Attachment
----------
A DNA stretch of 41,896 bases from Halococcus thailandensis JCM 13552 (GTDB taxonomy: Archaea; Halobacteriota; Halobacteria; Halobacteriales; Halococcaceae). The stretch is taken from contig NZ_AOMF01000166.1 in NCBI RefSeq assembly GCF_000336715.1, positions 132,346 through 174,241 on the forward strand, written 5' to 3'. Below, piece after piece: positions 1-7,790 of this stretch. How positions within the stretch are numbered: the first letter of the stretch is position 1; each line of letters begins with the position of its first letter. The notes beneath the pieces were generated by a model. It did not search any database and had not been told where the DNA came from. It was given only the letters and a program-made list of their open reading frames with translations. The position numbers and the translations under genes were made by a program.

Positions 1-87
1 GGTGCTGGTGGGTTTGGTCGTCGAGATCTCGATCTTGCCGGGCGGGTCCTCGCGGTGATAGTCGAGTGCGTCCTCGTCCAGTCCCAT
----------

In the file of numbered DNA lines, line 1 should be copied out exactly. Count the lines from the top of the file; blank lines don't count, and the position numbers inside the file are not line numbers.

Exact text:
A DNA stretch of 41,896 bases from Halococcus thailandensis JCM 13552 (GTDB taxonomy: Archaea; Halobacteriota; Halobacteria; Halobacteriales; Halococcaceae). The stretch is taken from contig NZ_AOMF01000166.1 in NCBI RefSeq assembly GCF_000336715.1, positions 132,346 through 174,241 on the forward strand, written 5' to 3'. Below, piece after piece: positions 1-7,790 of this stretch. How positions within the stretch are numbered: the first letter of the stretch is position 1; each line of letters begins with the position of its first letter. The notes beneath the pieces were generated by a model. It did not search any database and had not been told where the DNA came from. It was given only the letters and a program-made list of their open reading frames with translations. The position numbers and the translations under genes were made by a program.